His charisma was astonishing. “We were paying him to work for him,” remembers his friend and agent Alice Smith. There was hardly enough money for a pint of milk at first and he used his dole money to buy fabric, but Blow’s high-fashion connections propelled him into the right places.

He was convinced the world was against him, that Paris was waiting to see him crash

Fame, with all its craziness, came fast. “Highland Rape”, in 1995, had shock value. It was based on the Highland Clearances of the 18th century, with torn dresses – models looked like they'd been violated – and low-cut tartan bumsters (he said he wanted models to put their pubic hair in Anna Wintour’s face). It referred to his Scottish heritage, on which he was fixated, and to Janet being abused by her violent ex-husband – a man who’d also sexually abused McQueen as a child, which had a profound effect on his life and work.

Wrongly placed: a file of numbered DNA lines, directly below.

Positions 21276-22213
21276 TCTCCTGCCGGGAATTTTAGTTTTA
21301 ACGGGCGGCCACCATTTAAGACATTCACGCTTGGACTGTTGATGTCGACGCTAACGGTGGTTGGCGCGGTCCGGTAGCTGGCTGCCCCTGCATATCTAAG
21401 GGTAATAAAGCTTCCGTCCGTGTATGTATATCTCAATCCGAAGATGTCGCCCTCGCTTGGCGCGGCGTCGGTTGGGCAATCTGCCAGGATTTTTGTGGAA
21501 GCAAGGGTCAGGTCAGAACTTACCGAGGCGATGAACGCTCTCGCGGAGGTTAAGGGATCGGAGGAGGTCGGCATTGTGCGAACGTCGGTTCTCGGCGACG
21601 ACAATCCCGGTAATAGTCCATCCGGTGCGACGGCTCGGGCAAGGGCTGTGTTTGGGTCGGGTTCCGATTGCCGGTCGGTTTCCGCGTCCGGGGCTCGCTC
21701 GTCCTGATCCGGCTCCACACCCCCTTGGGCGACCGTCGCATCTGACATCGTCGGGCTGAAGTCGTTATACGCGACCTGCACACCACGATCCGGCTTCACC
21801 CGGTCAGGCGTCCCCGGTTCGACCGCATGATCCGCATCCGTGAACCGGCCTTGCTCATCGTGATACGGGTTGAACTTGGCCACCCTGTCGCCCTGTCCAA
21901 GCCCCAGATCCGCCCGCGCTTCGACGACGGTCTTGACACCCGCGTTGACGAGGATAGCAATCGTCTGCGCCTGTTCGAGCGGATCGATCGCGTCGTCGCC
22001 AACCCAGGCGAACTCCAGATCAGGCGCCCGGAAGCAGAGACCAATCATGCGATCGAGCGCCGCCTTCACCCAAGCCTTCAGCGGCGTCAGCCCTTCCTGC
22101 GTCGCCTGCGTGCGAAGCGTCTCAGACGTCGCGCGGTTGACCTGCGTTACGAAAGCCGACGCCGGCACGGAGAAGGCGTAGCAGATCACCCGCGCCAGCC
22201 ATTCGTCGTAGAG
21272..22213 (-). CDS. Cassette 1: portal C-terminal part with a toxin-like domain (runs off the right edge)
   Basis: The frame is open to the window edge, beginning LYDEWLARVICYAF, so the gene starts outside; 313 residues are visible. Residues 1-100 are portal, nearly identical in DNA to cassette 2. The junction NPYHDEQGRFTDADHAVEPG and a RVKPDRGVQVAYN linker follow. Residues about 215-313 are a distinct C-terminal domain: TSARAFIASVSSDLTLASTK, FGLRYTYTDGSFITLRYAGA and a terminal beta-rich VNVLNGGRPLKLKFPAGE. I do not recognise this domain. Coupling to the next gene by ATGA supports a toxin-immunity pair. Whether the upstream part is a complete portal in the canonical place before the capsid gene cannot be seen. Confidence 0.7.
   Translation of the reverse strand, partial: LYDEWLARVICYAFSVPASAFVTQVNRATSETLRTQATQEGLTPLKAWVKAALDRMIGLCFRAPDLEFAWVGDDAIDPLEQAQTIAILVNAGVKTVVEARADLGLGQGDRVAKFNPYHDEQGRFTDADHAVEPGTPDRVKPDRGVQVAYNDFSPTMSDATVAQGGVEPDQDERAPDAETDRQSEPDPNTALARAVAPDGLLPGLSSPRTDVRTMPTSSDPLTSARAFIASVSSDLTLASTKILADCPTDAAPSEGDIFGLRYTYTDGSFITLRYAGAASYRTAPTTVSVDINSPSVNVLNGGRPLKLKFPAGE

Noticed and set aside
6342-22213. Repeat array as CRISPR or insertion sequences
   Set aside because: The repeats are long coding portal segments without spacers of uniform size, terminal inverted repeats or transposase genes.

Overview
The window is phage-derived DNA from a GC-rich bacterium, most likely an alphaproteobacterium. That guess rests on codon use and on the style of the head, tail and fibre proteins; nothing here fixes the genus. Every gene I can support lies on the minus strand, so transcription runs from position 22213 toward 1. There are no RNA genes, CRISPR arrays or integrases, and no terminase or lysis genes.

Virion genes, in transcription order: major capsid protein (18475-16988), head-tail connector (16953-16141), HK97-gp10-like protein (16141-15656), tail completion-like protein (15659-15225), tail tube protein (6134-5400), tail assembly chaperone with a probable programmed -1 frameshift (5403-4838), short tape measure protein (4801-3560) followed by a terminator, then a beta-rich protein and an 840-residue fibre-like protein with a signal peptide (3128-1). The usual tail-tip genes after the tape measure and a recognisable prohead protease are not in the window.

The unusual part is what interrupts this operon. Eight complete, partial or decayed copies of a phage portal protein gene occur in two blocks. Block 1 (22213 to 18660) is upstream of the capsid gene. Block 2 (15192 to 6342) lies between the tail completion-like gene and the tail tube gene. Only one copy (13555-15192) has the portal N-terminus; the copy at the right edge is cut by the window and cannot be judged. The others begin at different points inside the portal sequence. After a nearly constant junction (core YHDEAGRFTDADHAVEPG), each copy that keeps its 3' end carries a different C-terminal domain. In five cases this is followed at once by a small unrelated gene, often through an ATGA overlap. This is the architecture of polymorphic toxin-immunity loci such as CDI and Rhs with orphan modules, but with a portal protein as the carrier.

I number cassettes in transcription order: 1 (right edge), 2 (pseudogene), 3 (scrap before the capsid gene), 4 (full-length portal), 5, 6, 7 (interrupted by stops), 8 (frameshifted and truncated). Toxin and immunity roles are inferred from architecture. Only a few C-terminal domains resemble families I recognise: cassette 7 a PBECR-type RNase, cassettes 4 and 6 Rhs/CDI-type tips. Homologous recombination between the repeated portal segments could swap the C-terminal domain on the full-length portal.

Another show featured a pile of crashed cars that caught fire by mistake, but everyone carried on, of course. At another the model's dress was spray-painted by robots – his assistants always hoped fervently that he would “forget about the robots”, but they remained a theme. Michael Nyman’s beautiful score adds to the drama (they were friends, and McQueen would play his music late into the night at his studio. He also, in early days, listened constantly to Sinéad O'Connor on his Walkman.)